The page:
Feeding the Family: The Social Organization of Caring as Gendered Work

Front Cover
University of Chicago Press, Jul 15, 1994 - 270 pages
0 Reviews
Housework—often trivialized or simply overlooked in public discourse—contributes in a complex and essential way to the form that families and societies assume. In this innovative study, Marjorie L. DeVault explores the implications of "feeding the family" from the perspective of those who do that work. Along the way, DeVault offers a new vocabulary for discussing nurturance as a basis of group life and sociability.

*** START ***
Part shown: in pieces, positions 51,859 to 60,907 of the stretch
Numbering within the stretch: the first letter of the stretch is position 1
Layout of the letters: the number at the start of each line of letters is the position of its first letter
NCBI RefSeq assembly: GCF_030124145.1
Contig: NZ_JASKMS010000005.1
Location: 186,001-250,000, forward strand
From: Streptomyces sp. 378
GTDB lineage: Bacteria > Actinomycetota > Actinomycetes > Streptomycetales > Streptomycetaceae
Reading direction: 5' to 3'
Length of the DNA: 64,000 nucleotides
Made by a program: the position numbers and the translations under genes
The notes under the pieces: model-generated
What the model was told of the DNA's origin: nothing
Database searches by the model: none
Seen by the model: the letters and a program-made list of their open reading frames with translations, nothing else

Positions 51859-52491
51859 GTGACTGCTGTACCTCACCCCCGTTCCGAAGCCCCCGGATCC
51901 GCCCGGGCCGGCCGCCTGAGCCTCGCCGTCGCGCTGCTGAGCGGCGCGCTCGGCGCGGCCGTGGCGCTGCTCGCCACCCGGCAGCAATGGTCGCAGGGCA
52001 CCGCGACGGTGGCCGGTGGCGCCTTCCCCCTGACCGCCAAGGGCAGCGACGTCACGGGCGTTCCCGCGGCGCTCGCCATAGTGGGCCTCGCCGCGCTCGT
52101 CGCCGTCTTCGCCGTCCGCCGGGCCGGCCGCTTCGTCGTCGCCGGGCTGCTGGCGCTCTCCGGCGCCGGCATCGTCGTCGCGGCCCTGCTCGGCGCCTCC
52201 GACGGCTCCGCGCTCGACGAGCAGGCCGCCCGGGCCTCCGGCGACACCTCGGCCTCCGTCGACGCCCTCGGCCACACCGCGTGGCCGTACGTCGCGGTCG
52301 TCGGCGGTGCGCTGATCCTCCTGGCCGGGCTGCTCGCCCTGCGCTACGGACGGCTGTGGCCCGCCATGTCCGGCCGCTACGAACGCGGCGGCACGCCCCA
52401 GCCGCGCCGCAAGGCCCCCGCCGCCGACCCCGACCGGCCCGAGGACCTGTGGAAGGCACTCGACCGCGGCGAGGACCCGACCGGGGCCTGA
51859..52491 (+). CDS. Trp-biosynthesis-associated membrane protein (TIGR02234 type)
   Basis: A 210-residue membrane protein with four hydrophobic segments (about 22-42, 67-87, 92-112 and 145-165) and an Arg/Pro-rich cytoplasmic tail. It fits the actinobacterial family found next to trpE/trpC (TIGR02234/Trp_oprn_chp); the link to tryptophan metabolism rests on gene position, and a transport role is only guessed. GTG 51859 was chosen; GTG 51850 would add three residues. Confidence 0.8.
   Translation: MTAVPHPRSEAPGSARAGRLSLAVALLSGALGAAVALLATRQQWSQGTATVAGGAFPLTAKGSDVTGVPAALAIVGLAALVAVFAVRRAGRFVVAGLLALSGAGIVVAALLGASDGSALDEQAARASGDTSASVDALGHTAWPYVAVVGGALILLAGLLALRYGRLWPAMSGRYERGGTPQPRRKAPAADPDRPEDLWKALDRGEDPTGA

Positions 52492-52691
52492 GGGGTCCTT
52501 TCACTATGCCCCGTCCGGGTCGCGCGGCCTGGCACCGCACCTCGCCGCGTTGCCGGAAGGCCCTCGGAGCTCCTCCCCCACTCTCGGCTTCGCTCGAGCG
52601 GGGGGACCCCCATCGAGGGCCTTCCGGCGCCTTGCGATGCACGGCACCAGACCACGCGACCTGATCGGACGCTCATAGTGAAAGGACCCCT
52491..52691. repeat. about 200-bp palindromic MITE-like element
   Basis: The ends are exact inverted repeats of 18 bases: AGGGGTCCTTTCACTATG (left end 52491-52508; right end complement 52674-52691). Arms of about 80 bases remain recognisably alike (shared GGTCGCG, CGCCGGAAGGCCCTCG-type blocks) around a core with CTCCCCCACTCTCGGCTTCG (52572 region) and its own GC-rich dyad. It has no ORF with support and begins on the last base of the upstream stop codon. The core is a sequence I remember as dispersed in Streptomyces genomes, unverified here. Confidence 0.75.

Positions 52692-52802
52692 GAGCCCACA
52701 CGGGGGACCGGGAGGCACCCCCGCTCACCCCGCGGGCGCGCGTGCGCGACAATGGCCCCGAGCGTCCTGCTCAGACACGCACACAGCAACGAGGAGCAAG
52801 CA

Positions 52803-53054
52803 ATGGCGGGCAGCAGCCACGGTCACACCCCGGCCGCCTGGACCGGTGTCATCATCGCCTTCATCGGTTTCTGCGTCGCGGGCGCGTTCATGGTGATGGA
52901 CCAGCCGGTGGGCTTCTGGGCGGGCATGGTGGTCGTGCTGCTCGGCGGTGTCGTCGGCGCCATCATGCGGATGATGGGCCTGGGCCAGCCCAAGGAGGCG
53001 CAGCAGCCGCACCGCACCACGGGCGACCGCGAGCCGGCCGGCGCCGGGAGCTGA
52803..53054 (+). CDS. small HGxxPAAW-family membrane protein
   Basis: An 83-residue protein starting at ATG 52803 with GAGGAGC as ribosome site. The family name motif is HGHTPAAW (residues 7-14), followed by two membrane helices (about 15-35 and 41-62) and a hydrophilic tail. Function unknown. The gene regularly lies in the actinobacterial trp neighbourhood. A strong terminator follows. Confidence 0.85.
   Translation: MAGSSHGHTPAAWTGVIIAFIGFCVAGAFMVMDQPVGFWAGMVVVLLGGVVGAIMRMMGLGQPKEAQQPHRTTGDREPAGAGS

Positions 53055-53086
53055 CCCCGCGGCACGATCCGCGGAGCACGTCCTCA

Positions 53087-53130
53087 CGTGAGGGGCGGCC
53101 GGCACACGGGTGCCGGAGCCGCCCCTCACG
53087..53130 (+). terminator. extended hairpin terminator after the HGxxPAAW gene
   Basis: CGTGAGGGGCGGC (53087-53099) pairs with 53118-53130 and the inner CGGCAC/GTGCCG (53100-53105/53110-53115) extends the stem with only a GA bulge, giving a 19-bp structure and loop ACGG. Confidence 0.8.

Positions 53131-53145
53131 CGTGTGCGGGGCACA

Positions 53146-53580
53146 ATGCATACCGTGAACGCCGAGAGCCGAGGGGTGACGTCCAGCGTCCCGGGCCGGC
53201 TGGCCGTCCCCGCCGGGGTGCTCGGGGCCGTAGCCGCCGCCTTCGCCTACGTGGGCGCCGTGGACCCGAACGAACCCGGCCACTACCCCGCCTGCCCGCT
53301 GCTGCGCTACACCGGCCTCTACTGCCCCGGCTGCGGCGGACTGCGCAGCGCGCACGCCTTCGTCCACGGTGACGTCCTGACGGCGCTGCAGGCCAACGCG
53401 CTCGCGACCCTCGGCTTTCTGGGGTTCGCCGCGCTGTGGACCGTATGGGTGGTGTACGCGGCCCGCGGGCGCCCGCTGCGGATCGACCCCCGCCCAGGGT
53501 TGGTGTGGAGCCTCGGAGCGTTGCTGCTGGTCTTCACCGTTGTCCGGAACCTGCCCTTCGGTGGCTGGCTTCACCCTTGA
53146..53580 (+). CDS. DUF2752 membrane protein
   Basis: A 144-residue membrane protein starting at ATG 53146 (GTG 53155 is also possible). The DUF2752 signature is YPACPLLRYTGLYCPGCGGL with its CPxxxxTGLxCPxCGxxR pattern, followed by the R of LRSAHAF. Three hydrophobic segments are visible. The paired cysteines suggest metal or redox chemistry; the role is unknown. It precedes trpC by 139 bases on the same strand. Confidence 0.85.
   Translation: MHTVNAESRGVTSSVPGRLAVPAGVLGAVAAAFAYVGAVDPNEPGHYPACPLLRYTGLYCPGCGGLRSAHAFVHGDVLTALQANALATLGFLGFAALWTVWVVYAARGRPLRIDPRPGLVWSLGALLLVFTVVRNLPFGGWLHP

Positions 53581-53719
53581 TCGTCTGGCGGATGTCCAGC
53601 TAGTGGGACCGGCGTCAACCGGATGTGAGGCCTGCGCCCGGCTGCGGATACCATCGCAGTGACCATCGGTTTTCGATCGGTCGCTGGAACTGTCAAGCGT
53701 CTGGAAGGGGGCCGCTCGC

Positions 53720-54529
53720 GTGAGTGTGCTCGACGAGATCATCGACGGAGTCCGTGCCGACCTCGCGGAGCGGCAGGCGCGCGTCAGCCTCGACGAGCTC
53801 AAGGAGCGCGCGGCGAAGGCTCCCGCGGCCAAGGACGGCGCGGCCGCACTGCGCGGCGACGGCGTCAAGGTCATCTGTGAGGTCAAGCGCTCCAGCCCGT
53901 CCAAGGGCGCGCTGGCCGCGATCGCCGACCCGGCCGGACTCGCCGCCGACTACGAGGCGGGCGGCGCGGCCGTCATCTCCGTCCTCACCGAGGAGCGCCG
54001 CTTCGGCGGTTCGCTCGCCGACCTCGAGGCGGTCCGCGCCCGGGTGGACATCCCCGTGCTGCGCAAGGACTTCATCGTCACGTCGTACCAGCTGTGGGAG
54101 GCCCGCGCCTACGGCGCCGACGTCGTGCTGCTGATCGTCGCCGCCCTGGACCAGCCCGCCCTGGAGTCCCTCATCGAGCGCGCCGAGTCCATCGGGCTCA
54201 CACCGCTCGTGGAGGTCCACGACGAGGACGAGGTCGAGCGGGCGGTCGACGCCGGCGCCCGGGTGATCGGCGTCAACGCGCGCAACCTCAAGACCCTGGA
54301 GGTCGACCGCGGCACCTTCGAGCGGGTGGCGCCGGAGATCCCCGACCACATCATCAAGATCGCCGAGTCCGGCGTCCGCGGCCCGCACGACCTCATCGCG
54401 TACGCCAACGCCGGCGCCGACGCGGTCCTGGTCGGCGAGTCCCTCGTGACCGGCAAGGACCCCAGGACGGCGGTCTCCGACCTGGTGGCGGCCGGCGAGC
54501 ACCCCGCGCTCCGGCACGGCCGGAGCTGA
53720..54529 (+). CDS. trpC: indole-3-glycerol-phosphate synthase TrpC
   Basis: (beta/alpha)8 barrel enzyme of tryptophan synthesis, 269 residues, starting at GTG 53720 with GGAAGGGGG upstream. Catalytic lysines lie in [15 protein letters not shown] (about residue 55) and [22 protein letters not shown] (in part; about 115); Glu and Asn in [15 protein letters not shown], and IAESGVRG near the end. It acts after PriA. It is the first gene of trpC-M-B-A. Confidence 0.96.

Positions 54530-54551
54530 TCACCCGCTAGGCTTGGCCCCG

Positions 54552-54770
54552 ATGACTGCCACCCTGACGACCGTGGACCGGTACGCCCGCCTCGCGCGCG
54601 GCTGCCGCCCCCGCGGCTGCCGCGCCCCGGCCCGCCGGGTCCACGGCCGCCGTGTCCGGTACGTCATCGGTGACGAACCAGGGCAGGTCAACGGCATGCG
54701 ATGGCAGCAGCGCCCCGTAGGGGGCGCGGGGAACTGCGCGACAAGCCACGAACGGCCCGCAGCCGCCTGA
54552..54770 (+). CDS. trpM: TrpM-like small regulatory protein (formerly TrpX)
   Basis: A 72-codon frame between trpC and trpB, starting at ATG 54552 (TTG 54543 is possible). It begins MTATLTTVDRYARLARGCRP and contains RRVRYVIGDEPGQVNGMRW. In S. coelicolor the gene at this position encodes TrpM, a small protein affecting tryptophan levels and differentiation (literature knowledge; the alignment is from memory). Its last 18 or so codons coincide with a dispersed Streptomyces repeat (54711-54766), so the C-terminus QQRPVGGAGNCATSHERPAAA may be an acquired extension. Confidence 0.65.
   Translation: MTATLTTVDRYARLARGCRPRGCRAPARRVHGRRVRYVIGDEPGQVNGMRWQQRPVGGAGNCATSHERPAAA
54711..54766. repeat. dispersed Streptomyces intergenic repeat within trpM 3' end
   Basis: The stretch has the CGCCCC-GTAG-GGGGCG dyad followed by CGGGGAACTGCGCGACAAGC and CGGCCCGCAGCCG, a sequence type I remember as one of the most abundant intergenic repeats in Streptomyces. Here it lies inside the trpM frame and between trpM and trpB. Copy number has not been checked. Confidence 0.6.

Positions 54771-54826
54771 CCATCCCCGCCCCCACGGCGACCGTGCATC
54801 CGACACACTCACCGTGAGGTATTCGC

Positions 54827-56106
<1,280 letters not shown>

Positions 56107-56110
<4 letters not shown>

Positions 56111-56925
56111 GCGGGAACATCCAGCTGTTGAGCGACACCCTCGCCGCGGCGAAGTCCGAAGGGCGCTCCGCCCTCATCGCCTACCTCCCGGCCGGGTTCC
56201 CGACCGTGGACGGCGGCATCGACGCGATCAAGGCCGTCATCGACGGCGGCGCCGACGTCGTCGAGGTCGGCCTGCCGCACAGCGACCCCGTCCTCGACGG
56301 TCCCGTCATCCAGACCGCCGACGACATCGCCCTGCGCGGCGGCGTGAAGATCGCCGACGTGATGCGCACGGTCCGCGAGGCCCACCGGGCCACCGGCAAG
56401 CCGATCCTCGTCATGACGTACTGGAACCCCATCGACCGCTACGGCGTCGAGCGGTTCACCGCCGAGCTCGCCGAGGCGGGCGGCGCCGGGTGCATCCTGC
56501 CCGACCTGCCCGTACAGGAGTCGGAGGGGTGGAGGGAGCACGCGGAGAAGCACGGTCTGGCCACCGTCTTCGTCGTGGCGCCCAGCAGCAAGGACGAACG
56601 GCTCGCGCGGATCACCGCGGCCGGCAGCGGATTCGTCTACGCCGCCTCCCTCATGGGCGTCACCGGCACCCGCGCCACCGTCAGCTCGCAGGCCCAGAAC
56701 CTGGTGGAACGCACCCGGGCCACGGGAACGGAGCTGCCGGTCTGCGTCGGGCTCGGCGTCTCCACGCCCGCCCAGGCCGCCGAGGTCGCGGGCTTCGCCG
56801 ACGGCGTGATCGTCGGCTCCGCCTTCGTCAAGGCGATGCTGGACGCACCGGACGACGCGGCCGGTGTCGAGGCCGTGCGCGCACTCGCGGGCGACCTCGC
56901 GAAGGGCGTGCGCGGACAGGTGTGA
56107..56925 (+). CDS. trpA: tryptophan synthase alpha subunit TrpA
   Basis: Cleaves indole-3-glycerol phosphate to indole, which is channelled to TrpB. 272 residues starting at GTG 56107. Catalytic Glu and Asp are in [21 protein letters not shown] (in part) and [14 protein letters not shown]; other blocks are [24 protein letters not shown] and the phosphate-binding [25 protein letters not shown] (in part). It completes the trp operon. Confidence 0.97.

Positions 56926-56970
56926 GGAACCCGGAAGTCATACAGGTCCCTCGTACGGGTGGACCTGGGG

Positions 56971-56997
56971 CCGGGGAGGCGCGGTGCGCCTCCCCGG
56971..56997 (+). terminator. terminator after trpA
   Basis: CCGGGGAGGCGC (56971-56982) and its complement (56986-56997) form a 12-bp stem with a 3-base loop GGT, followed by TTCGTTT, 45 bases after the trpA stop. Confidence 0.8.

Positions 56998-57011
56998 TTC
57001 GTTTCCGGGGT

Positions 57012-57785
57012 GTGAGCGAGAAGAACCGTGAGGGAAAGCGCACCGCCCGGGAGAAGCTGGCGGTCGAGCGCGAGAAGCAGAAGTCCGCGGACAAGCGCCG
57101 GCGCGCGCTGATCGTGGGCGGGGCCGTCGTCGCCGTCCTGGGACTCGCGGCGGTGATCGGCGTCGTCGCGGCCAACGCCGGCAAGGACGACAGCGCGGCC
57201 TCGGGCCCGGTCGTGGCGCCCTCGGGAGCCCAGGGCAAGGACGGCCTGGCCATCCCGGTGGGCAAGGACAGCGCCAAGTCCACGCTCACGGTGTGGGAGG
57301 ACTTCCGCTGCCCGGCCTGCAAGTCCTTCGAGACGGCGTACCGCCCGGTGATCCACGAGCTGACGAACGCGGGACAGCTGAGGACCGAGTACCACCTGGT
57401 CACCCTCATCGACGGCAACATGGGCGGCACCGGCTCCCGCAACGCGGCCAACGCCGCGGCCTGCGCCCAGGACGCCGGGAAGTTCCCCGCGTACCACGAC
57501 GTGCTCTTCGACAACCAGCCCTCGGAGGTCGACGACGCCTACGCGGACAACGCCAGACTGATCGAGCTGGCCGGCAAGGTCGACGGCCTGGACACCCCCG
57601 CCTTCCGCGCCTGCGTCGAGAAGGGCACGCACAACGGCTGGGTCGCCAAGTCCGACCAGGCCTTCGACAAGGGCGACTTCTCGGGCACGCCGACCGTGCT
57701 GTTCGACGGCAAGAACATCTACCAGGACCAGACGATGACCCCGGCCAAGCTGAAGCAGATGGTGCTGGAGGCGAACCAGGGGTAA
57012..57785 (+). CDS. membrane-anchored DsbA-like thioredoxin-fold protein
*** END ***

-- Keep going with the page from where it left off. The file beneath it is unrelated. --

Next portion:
Drawing from interviews conducted in 1982-83 in a diverse group of American households, DeVault reveals the effort and skill behind the "invisible" work of shopping, cooking, and serving meals. She then shows how this work can become oppressive for women, drawing them into social relations that construct and maintain their subordinate position in household life.
 

What people are saying - Write a review

We haven't found any reviews in the usual places.

Contents

Introduction
1
Part One The Work of Feeding a Family
35
Part Two Organization of the Work
95
Part Three Feeding Work and Social Class
167
Copyright

Common terms and phrases

References to this book

Fathers and Divorce
Terry Arendell
No preview available - 1995
All Book Search results »

About the author (1994)

Elizabeth A. Kaye specializes in communications as part of her coaching and consulting practice. She has edited Requirements for Certification since the 2000-01 edition.


Bibliographic information